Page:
Classism, Poverty and the Regulation of Australian Social Work Education
Keywords:Social work education, Classism, Poverty, Australian Association of Social Workers (AASW), Intersectionality, Institutional Ethnography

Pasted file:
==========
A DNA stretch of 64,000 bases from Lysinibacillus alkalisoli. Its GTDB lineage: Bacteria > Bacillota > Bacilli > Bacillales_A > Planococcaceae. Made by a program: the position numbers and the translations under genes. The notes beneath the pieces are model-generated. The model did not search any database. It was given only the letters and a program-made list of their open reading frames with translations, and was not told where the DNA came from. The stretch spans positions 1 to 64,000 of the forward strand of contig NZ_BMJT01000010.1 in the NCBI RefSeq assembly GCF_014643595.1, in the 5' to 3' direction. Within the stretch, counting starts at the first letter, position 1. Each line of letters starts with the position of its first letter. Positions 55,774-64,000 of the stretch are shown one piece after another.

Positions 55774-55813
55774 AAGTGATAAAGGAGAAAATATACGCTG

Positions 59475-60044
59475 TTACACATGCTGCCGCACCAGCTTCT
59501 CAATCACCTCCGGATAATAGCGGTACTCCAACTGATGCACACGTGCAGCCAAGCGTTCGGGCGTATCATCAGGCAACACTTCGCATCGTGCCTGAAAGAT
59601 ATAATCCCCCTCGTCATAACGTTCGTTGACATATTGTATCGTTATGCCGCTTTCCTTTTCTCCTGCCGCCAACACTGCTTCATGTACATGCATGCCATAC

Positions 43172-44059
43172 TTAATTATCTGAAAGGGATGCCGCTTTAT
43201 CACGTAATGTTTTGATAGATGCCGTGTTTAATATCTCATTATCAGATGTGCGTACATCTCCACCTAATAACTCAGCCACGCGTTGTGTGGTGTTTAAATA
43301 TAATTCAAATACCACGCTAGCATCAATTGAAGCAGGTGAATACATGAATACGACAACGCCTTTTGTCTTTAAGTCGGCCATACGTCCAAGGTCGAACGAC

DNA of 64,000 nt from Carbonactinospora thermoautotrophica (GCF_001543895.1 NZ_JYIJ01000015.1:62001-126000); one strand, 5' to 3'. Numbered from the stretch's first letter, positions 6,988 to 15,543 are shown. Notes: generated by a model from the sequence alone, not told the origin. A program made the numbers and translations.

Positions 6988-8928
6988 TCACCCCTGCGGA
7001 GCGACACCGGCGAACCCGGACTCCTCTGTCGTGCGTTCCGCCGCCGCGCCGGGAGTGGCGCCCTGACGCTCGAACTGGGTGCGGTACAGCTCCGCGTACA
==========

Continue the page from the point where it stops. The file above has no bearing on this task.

Given the stated concern of social work with inequality and social justice, it is important to consider if the regulation of social work education aligns with these goals. The impact of the regulatory functions of professional accreditation on the democratisation of social work education is an issue perversely slow to gain recognition. Drawing on a data sub-set from a larger Australian institutional ethnographic study, selected narratives of social work student and academic informants concerning class and poverty are discussed. These narratives reveal how key texts of the Australian Association of Social Workers (AASW) used to regulate social work education influence who can become a social worker, and how the study and work of the informants happens. The extra burden of poverty was documented for some groups of students in social work, particularly when undertaking unpaid placements. Experiences of classism and poverty were found to combine with racism and caring responsibilities to create extra practical, emotional and financial work for some students. While this article reports on an Australian context, the issues raised are relevant for social work education across many parts of the world. I conclude with drawing out implications for social work education, regulation and policy advocacy.
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